Hoping to make good on promises to support Sun technologies, Oracle has rolled out a platform that can help IT shops manage both physical and virtual Sun-based environments over the lifecycle of those products.
The Enterprise Manager Ops Center can manage several products including Sparc-based products such as Solaris Containers and VM Server as well as Solaris Live upgrades that can be set up to automatically patch and update Solaris-based systems through what company officials called a software dependency engine. The new Oracle lifecycle management software also offers support for virtual stack and operating environments.
Delivery of the product is well timed, company officials believe, given the mushrooming number of servers in Oracle-Sun shops and the rapid adoption of virtualization technologies. The proliferation of these two technologies has added more complexity to managing enterprise class IT infrastructure, they said.
“This product can give users visibility into both the capacity and health of their systems. They can then take more proactive steps toward increasing the flexibility of those systems and also decreasing operational costs,” said Richard Sarwal, senior vice president of development with Oracle.
Some users were heartened by Oracle stepping up to fulfill its commitment to Sun’s platform early on and with a management product to boot.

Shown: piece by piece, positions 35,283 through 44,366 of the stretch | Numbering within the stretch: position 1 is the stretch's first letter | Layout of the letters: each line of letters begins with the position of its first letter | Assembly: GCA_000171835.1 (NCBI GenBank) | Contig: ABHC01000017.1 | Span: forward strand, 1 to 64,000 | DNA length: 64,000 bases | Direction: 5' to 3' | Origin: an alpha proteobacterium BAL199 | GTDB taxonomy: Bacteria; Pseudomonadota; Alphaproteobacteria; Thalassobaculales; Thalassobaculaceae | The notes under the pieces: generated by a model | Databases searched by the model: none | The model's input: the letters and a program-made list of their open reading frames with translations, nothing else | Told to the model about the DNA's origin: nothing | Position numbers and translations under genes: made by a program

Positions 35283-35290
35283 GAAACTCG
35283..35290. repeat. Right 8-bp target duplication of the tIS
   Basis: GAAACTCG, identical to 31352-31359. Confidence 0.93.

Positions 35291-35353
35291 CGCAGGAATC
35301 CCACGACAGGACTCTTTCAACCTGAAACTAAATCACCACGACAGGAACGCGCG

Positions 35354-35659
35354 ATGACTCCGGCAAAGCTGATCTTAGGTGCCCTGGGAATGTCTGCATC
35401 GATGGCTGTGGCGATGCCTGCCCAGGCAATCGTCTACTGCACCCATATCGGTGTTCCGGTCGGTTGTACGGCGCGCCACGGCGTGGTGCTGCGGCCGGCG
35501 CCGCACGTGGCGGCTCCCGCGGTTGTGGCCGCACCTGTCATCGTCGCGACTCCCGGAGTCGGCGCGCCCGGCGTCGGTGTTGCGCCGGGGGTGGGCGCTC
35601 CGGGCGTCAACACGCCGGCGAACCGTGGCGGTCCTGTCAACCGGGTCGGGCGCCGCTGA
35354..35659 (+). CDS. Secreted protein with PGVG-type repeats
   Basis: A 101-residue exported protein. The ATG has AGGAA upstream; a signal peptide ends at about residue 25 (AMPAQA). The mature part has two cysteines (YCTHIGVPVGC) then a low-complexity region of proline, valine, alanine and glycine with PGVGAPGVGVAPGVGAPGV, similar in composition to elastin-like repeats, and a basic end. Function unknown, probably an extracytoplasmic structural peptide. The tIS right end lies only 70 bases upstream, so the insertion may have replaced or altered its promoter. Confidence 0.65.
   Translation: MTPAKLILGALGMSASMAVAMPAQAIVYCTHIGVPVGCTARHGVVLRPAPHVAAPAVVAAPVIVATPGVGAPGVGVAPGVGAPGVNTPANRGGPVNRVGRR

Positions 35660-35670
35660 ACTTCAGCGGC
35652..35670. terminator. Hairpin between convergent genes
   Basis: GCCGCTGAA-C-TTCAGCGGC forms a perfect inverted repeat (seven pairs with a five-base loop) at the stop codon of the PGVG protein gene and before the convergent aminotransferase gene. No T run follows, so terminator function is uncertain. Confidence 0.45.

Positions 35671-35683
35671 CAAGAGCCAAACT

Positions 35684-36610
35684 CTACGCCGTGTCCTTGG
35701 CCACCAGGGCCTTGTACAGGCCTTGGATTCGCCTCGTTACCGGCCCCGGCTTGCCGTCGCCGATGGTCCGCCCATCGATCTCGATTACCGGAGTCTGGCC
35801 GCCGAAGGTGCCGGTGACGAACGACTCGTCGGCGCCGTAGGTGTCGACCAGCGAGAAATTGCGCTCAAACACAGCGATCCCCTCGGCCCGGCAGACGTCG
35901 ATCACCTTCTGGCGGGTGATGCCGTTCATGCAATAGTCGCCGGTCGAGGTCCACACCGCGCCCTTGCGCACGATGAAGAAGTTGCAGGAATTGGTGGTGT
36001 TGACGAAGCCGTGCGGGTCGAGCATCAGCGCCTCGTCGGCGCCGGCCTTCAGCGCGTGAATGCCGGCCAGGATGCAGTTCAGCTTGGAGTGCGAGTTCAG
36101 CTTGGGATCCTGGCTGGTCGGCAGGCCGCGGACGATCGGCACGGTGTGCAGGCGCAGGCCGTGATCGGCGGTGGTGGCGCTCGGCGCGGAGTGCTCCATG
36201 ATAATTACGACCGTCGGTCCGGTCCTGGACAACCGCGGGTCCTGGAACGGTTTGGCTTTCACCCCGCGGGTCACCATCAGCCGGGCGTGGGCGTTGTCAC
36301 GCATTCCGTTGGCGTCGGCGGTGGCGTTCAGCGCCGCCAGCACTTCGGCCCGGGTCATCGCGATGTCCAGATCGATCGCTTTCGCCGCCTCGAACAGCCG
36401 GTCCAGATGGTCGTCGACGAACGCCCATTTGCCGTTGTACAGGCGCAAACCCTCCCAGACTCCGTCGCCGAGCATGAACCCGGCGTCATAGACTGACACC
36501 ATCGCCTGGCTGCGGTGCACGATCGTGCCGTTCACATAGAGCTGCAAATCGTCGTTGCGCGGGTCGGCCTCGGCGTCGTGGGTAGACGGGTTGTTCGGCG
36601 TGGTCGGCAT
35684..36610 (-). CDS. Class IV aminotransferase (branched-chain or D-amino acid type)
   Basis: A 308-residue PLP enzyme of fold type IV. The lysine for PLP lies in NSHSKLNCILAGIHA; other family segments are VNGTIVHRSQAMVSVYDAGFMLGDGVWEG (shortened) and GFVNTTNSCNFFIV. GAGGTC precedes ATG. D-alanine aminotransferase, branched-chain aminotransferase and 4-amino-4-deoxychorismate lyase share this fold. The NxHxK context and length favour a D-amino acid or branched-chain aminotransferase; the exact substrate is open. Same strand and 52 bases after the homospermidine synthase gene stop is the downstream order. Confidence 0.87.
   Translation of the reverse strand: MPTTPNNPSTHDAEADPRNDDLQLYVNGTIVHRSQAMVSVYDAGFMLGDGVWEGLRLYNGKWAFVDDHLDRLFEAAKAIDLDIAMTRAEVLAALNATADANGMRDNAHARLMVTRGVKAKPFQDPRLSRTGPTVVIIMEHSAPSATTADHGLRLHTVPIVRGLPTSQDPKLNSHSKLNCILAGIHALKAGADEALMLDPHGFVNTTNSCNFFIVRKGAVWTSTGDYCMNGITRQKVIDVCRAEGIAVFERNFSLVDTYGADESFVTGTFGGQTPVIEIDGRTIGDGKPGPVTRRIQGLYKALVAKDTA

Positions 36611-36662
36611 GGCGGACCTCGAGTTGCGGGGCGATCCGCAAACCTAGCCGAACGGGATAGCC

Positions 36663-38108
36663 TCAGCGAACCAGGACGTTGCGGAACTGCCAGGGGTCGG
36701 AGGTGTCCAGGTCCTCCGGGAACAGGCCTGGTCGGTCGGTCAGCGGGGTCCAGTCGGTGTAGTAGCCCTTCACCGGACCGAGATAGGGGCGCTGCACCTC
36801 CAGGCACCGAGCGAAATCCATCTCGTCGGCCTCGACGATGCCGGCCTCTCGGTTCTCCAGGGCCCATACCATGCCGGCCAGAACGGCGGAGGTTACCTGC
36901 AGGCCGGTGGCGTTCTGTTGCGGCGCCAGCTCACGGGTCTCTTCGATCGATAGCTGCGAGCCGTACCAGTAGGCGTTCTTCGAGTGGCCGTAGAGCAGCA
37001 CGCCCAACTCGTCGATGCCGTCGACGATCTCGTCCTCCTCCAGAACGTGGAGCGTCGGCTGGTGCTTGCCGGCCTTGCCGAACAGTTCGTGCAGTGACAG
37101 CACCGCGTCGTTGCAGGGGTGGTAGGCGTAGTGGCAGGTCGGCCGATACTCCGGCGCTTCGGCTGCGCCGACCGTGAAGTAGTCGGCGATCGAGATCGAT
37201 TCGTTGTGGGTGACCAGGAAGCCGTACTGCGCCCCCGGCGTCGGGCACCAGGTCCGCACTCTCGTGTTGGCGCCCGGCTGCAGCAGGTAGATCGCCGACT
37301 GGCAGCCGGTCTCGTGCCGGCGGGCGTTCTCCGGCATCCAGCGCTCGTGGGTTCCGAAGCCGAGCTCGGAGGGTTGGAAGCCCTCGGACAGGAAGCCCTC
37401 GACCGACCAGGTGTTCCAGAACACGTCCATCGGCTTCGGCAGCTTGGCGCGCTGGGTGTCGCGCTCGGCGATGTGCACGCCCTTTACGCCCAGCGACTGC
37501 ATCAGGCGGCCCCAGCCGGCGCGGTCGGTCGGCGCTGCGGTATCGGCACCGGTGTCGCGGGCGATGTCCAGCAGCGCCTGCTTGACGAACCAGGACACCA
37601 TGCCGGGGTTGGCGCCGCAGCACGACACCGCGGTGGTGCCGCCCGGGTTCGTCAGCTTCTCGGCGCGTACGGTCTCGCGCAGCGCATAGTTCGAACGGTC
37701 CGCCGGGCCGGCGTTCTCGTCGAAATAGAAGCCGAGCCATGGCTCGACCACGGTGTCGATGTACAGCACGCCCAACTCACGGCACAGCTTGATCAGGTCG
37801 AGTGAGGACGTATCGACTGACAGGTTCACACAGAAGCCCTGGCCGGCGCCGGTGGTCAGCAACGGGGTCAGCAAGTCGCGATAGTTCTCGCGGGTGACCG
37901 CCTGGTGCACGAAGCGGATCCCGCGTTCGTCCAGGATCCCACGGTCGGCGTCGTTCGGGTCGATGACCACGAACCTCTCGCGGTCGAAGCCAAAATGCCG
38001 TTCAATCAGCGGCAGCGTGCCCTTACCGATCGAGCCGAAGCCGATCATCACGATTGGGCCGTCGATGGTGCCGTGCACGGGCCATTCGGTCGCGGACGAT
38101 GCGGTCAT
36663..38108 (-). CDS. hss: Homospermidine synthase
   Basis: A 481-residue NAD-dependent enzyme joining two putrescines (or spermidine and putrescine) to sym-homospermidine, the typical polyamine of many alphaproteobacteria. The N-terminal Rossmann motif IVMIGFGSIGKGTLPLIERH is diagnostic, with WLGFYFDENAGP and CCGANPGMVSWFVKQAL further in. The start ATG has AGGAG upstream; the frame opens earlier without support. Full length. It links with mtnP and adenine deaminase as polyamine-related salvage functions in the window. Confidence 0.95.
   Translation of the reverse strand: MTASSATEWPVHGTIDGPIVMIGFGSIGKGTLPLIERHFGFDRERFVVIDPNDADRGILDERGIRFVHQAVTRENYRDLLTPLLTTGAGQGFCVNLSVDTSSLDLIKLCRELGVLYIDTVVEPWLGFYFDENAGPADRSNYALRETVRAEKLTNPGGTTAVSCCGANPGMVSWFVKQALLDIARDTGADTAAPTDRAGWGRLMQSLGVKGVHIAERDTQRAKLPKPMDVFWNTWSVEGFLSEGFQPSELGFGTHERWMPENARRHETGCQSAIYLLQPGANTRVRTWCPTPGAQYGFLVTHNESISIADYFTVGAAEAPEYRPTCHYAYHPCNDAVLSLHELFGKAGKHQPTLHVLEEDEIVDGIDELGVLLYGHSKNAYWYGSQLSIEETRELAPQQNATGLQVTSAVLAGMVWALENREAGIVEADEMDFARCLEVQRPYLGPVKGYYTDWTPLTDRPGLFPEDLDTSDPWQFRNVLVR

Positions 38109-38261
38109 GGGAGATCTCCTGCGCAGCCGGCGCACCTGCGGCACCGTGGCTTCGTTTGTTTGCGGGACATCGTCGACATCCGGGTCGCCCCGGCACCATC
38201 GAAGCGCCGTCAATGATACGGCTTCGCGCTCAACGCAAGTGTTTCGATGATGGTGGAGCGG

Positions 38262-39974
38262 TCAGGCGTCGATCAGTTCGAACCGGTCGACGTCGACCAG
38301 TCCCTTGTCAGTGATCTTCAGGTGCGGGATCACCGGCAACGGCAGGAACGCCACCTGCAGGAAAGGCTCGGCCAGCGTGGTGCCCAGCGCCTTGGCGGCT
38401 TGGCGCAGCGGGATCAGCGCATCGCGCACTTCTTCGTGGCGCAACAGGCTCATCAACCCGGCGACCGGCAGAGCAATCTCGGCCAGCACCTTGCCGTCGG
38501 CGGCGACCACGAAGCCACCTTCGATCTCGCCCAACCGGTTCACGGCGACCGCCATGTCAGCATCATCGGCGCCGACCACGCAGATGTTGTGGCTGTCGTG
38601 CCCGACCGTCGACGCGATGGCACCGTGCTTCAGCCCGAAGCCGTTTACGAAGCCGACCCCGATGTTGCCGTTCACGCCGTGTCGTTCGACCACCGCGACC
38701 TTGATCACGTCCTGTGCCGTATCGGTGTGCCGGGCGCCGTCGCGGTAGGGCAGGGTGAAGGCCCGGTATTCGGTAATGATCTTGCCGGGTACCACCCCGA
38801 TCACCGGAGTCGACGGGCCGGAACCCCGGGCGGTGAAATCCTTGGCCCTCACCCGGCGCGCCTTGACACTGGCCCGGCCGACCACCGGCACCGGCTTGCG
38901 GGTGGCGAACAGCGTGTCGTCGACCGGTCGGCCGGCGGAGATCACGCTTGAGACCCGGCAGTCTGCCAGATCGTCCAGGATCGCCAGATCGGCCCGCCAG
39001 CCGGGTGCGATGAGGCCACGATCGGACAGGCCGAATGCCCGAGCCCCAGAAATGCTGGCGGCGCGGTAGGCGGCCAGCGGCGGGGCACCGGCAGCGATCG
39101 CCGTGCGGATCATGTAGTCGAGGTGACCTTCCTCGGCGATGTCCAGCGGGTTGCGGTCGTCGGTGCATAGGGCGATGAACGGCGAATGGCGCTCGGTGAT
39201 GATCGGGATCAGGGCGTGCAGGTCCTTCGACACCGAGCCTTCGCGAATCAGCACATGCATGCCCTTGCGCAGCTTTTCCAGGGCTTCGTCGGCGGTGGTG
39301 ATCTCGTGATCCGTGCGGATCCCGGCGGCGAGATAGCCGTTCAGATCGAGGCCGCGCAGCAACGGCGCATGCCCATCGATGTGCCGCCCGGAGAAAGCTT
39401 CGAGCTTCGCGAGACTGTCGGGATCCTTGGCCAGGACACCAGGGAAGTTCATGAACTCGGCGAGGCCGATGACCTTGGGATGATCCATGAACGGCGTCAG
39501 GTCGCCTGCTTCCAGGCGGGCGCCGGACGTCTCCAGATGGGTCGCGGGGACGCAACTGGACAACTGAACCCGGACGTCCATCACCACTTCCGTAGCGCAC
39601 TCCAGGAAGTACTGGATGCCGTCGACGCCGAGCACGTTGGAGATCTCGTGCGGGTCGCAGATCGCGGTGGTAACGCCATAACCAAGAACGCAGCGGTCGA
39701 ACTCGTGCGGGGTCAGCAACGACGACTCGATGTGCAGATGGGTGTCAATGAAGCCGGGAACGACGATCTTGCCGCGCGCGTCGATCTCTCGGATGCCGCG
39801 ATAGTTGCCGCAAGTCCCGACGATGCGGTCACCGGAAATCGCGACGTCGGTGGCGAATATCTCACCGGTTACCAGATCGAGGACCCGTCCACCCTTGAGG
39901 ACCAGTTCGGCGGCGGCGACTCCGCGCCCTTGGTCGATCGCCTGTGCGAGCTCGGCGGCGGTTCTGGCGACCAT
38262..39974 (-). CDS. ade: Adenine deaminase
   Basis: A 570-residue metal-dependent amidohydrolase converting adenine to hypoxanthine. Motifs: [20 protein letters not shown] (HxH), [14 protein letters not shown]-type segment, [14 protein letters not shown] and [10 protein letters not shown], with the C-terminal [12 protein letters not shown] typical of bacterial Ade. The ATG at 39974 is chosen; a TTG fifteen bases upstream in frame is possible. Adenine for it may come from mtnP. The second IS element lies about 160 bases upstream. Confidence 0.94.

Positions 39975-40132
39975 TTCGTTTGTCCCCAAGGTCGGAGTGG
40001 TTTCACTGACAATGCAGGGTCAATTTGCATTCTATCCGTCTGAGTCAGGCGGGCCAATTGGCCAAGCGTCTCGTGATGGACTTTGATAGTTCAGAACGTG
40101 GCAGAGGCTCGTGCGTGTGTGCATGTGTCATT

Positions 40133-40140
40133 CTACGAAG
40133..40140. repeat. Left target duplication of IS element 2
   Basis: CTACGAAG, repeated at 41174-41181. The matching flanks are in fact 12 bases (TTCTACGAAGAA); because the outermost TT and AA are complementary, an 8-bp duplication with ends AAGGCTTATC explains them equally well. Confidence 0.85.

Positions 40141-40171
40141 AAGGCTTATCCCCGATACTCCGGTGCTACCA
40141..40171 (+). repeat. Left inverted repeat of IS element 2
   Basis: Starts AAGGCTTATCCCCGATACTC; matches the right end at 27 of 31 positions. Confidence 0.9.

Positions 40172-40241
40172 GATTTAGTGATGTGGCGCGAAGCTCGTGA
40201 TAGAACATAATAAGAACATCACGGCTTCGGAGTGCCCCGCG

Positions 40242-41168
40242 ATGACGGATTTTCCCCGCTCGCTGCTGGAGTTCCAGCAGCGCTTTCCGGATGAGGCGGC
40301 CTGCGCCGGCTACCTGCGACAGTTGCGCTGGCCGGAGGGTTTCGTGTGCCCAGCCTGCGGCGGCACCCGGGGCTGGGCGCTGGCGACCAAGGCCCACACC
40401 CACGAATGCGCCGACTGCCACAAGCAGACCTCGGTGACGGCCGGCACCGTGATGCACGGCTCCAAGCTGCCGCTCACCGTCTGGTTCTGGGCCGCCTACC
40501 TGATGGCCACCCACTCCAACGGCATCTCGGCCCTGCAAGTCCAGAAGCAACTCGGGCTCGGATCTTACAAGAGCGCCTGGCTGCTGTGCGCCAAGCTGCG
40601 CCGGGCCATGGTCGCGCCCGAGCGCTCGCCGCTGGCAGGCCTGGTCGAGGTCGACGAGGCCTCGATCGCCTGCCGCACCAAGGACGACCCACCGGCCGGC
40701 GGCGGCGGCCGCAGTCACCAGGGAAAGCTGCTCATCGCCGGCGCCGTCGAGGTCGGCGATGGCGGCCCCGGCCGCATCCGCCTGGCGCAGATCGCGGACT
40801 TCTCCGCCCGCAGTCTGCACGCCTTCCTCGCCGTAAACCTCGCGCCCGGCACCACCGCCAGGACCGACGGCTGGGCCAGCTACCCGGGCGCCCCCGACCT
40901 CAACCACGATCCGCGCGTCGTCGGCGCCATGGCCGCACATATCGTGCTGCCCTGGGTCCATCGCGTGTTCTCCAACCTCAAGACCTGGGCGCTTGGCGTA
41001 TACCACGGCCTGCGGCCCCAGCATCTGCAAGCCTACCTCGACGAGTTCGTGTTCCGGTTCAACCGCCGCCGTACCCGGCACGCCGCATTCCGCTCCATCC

“This shows a bit of good faith on Oracle’s part right off. It could be an important piece of technology for someone like us to consider given the large number of Sun servers running Oracle databases and systems level products from both companies,” said Jack Thompson, a systems engineer with Edward Jones, Inc.
Separately, Oracle also took the wraps off its Enterprise Manager Management Connector for Ops Center. This product is built to shine a brighter light on corporate users’ underlying Sun’s server hardware, Solaris and associated virtualization products, helping them get at the root of problems that could adversely impact their applications, middleware and database service levels.
Oracle officials see the product offering IT shops a bridge to travel between managing infrastructure and business service stability, thereby offering more clarity on a range of problems that might fall between the cracks among people with very different skill sets.